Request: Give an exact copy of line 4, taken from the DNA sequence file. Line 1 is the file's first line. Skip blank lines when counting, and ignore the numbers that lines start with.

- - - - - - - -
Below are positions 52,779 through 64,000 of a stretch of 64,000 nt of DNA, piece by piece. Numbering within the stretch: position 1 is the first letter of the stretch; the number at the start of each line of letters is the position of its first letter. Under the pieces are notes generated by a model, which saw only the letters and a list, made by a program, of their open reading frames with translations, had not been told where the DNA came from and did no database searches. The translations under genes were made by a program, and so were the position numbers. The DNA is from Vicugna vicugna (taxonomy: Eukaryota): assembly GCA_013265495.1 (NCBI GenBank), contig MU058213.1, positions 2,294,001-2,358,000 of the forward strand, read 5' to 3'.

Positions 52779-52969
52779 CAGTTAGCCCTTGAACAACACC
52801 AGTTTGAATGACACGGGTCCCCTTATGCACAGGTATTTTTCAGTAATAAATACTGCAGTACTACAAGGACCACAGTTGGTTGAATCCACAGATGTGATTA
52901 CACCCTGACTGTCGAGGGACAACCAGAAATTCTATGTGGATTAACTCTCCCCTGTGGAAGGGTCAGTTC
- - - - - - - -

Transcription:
52801 AGTTTGAATGACACGGGTCCCCTTATGCACAGGTATTTTTCAGTAATAAATACTGCAGTACTACAAGGACCACAGTTGGTTGAATCCACAGATGTGATTA